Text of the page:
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Jurgen Klopp and David Wagner reap rewards of Germany's 'secret shop'

Steve Nicol feels Liverpool resemble more of a train wreck than a cinema after David Wagner's praise of Jurgen Klopp's side.

The garb is the same, the baseball cap-and-glasses combo. The animated antics on the touchline are alike. The coaching philosophies are famously close, based on pressing and high-energy football. The CVs have common denominators, both featuring spells as a player at Mainz and in management at Borussia Dortmund. When Jurgen Klopp and his best man David Wagner meet at Anfield on Saturday, the focus will be on the friendship between the Liverpool and Huddersfield managers.

The personal can be more intriguing than the political, but footballing soulmates have pursued similar policies, ones that many of their Premier League peers have eschewed. They have raided the German transfer market. Klopp signed a goalkeeper from Mainz last season, in Loris Karius. Wagner signed a goalkeeper from Mainz this season, in Jonas Lossl. Klopp has signed two centre-backs from German clubs, in Ragnar Klavan and Joel Matip. Wagner has signed two, in Michael Hefele and Christopher Schindler (plus a third, in Jon Gorenc Stankovic, who had been on loan at Dortmund).

They have drawn upon their specialist knowledge. Many managers do. Jose Mourinho took Portuguese players to Chelsea in his first spell. Dutch managers have a track record of buying Dutch footballers. Rafa Benitez often recruits Spaniards. Yet what is especially pertinent is that Klopp and Wagner targeted an area that was comparatively underexploited by English clubs.

Germany's highest-profile players were not ignored by Premier League predators. Manchester City, with Pep Guardiola either wanted or appointed, looked at the high end of the German market for Kevin De Bruyne, Ilkay Gundogan and Leroy Sane. Manchester United seemed to target half the Bayern Munich team, especially in Louis van Gaal's reign, while Mourinho bought Henrikh Mkhitaryan from Dortmund.

Yet, beyond the Bundesliga's dominant duo, other German clubs may have featured on fewer scouting trips. Liverpool got Matip on a free transfer from Schalke. Klopp convinced from the off that the Cameroon international was worth a small fortune; he appeared bemused that others had overlooked him. Klavan came from Augsburg and while his performances have been mixed, he did excel against both Manchester clubs last season and he cost a mere £4 million.

Jurgen Klopp and David Wagner faced each other in a preseason friendly in the summer of 2016.

A comparable centre-back from a mid-table Premier League outfit would have been far more expensive. Klopp, who has also looked at Mahmoud Dahoud, then at Borussia Monchengladbach, and Bayer Leverkusen's Julian Brandt, probably would like to have bought more from his homeland. When he has tried to do so, he has rarely faced opposition from his Premier League peers.

Further down the pyramid, Huddersfield were able to get promotion while cutting their budget because they knew there were bargains to be found in Bundesliga II. They rationalised that the style of play in Germany tended to equip their players for English football better than those in Spain, France or Italy. Schindler and Hefele only had to get used to more permissive refereeing amid the physicality of the Championship. Once they did, they flourished. Town went up with an £11m wage bill. Their approach was promptly copied by Norwich, hiring Dortmund reserve-team manager Daniel Farke and looking in Germany for talent.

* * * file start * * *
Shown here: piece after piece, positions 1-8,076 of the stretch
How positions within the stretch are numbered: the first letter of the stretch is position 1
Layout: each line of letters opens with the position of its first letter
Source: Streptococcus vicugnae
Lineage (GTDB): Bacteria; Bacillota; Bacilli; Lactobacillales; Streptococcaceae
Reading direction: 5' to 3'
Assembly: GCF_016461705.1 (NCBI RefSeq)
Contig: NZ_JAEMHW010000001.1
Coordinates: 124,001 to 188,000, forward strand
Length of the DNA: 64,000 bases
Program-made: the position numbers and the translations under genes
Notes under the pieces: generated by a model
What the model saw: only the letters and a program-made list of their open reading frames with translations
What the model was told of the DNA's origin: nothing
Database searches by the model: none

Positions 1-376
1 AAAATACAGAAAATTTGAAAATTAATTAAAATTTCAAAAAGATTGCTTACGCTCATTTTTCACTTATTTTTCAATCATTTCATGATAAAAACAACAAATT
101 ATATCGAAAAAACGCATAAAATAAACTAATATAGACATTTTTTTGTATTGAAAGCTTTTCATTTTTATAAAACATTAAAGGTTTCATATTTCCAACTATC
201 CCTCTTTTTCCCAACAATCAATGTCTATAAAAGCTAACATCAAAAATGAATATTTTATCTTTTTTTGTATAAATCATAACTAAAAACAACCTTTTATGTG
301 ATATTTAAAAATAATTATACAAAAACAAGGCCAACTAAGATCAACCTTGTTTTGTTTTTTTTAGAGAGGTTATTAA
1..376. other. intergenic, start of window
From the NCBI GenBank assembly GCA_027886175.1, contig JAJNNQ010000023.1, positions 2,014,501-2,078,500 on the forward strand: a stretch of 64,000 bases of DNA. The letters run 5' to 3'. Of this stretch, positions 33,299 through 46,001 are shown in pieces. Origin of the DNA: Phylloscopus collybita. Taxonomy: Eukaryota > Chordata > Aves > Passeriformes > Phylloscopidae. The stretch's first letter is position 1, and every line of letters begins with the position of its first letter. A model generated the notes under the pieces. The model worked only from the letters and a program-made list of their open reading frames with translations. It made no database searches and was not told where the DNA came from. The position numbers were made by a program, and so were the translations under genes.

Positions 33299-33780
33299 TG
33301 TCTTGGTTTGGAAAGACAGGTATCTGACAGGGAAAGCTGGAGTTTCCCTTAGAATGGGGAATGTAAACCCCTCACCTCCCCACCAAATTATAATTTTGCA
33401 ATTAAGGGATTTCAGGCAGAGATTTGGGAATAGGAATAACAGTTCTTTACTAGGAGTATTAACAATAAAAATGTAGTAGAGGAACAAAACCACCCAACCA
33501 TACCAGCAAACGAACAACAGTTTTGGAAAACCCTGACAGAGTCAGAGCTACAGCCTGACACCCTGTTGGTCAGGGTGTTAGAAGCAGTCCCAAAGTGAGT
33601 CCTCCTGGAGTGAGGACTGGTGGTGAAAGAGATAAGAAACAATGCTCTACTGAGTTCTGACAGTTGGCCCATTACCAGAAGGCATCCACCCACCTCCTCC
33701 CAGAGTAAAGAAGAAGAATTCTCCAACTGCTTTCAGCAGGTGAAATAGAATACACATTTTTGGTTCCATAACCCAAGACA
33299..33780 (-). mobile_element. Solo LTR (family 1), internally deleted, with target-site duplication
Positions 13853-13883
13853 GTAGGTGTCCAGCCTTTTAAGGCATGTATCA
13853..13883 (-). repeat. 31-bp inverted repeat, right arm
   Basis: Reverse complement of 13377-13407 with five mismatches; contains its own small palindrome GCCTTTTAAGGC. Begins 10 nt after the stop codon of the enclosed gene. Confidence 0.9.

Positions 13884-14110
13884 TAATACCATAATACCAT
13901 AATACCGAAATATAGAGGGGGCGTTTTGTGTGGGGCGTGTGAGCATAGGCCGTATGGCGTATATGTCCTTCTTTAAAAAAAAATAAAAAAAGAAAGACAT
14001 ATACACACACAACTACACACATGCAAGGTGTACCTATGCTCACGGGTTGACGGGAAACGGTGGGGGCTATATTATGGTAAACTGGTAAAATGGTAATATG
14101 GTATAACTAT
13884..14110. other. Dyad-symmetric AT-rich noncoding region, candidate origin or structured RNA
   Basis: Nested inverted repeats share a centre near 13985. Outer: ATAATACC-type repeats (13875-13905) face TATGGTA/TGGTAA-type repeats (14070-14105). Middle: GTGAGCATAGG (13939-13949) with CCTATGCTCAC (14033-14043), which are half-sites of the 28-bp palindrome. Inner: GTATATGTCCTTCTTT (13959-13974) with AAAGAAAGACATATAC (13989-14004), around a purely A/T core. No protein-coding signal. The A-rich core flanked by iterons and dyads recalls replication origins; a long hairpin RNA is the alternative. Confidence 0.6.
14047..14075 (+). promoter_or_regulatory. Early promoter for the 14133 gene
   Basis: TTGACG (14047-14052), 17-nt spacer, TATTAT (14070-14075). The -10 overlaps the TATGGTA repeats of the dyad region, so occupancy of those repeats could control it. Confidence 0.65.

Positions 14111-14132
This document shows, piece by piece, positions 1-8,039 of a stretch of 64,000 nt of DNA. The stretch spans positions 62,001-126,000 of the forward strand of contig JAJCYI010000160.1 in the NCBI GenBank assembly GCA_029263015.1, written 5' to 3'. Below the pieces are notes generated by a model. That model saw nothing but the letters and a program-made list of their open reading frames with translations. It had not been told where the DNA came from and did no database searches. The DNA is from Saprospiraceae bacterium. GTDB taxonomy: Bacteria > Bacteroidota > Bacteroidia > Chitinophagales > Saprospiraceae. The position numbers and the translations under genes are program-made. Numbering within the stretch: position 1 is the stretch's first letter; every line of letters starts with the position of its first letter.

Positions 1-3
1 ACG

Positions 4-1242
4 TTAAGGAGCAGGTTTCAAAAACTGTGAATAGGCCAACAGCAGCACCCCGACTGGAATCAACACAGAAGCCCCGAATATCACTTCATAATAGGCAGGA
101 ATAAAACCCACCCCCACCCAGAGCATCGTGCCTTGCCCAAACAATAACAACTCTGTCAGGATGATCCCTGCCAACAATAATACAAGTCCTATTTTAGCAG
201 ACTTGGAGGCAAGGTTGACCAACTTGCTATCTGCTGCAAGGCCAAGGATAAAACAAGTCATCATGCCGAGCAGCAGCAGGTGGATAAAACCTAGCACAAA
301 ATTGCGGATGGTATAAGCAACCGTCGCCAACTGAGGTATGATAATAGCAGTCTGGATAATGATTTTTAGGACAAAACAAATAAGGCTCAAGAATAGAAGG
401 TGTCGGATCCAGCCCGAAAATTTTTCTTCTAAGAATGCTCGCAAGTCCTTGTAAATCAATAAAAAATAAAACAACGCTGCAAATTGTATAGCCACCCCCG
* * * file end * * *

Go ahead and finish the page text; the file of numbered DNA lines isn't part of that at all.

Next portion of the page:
That is what happens. Strategies become fashionable. When a rival hits on a winning formula, or at least a cost-effective one, others look to copy it. Call it marginal gains or a competitive advantage, but it can be swiftly eroded. France offers two examples. Arsene Wenger was the first to plunder Ligue 1. When Arsenal's competitors did likewise, the finest French talent did not all end up in North London and Wenger stopped being the nonpareil.

Later Newcastle, driven by chief scout Graham Carr, realised that, while domestic clubs could overcharge, there were comparative snips across the English channel. And while results on the field veered from finishing fifth in the Premier League to getting relegated from it, they made sizeable profits on Moussa Sissoko and Yohan Cabaye. But then others adopted the same approach: Leicester took N'Golo Kante and became champions before Ligue 1 clubs upped their prices. The two cases are hardly identical, but Sissoko cost just £1.5m in 2013 whereas Monaco brought in £52m from Manchester City for Benjamin Mendy this summer.

Germany still offers deals that double up as steals. Brighton paid just £2.7m for Pascal Gross, who created the most chances in the Bundesliga last season and has slotted seamlessly into the Premier League. Manager Chris Hughton is altogether less Germanic than Klopp and Wagner but seemed astute enough to borrow from their blueprint.

But there are also signs that their compatriots are wising up to the tactics of the Premier League's preeminent Germans. They have found cut-price deals in their homeland before, but Klopp ended up offering Leipzig £66m for Naby Keita, a bid that was still refused, though his £48m release clause will be triggered. But it points to potential problems for Klopp and Wagner. They may face greater competition for players they have identified. They may have to pay more. Either way, the German market may not be their secret shop for much longer.

Richard Jolly covers the Premier League and Champions League for ESPN FC. Twitter: @RichJolly.

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